The Honours Truth: What studying a joint honours degree is really like

Joint honours degrees don't mean double the work!

Joint honours degrees differ slightly to your standard single honours degrees. As a joint honours student myself, I would like to discuss how joint honours will vary from single honours and what this type of degree entails. 

Joint honours student, Alice, does an undergraduate course in Classical Studies and Comparative Literature

What is a joint honours degree?

A joint honours degree is essentially a degree that involves studying more than one subject as part of your course. This is obvious in the name of your degree, which will have either ‘and’ in the title or ‘with’, depending on how the course is split. ‘And’ courses are divided 50/50 between each subject, whereas ‘with’ courses are 75/25 with a major/minor element – this will be made clear to you with every course. For example, I study Classical Studies and Comparative Literature, so my degree is divided between them equally. This translates to studying the usual four modules per semester, whereby I have two in Classical Studies and two in Comparative Literature. 

Will my workload be larger?

Joint honours degrees might sound slightly more daunting than single honours but don’t panic – it’s not twice the work! You won’t be leading separate lives for each of your subjects, and the difficulty level isn’t double either. Both departments will ensure you have a solid understanding of each subject through core modules. In fact, it’s likely that each of your subjects will inform the other and the skills you develop are transferable, particularly in essay writing. I’ve found that it’s not a case of completely switching mind-sets between my two subjects, especially since I use many of the same skills for both. With joint honours, it’s much less of a balancing act than you may think.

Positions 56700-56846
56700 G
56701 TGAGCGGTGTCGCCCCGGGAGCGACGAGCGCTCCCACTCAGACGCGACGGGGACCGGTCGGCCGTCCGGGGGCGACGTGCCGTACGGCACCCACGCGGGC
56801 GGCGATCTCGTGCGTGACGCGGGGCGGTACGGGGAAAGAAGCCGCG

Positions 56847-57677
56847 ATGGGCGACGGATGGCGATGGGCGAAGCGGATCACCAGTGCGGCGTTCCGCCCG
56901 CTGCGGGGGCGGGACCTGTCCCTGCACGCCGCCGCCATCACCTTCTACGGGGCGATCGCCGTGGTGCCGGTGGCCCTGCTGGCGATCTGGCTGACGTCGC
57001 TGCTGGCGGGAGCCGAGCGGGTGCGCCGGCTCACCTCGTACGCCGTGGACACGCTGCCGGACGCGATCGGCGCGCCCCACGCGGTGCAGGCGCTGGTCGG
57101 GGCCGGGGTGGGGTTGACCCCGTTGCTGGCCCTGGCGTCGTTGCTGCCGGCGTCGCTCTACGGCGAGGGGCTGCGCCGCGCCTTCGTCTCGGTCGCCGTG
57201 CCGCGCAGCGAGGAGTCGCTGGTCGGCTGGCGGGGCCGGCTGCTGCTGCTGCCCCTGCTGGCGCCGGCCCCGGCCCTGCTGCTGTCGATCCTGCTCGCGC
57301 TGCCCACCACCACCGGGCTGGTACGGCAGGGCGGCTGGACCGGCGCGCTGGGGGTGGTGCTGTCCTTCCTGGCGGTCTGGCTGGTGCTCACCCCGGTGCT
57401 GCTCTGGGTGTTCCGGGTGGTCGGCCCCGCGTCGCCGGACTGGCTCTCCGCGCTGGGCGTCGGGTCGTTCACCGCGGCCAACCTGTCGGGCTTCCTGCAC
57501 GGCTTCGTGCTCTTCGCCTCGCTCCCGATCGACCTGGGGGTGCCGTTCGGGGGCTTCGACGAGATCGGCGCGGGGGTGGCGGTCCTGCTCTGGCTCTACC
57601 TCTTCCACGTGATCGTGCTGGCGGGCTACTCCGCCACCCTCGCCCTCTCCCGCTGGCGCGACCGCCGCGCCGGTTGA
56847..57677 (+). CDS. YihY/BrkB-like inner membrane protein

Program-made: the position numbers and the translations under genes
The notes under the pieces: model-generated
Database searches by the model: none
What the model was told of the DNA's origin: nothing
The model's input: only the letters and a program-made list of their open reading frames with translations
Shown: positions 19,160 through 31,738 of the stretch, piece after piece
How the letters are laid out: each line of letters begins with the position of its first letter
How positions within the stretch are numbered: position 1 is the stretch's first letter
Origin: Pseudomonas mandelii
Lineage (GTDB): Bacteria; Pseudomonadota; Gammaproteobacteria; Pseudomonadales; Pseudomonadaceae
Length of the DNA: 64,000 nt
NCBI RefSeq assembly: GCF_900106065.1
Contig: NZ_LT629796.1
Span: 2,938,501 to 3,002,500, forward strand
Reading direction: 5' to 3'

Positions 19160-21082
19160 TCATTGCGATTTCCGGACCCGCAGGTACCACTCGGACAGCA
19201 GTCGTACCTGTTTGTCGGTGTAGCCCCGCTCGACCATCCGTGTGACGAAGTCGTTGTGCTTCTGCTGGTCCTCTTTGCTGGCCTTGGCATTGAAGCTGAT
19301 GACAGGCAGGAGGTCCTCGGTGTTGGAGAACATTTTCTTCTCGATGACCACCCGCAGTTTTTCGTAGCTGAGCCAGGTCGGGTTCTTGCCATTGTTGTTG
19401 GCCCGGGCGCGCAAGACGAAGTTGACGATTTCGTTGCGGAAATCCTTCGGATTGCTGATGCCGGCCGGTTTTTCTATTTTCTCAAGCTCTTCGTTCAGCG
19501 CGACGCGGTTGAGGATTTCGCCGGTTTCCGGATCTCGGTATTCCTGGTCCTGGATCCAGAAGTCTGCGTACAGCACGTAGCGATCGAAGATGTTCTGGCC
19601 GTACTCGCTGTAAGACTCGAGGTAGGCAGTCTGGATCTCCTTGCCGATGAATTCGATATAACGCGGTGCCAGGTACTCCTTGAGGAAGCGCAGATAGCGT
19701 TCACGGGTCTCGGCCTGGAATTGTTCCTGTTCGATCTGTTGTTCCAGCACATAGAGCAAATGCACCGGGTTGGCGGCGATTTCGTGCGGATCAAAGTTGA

Joint honours degrees are a great way to expand skill-sets

Will a joint honours degree make me more employable?

If you’re concerned that joint honours degrees are less focused so you can’t obtain enough knowledge for one specific career path, don’t worry! The reality is that studying more than one discipline can expose you to more extensive knowledge and skill-sets, which in turn opens doors to new opportunities and more career paths. And I’ve found that if your heart isn’t set on a single career path after university, a joint honours degree can broaden your horizons, give you a fresh perspective and help you figure out what it is you want to do. 

What will I get out of studying joint honours?

Choosing a joint honours degree has granted me the variety and freedom in my studies which I had hoped for when coming to King’s. One thing I love about studying a degree like this, is that I’ve been able to meet so many more people from across my two departments, whilst developing an expansive range of skills. Choosing this degree also meant that I could create new opportunities for myself, while still keeping my options open.

Hopefully this blog has cleared up any misconceptions or worries about joint honours! So if you’re having trouble pinning down your favourite subjects to one single choice, a joint honours degree may just be the solution you’re looking for.


More information:

To read more blog posts about Arts & Humanities career options at King’s, click here

To see what courses King’s has to offer, click here

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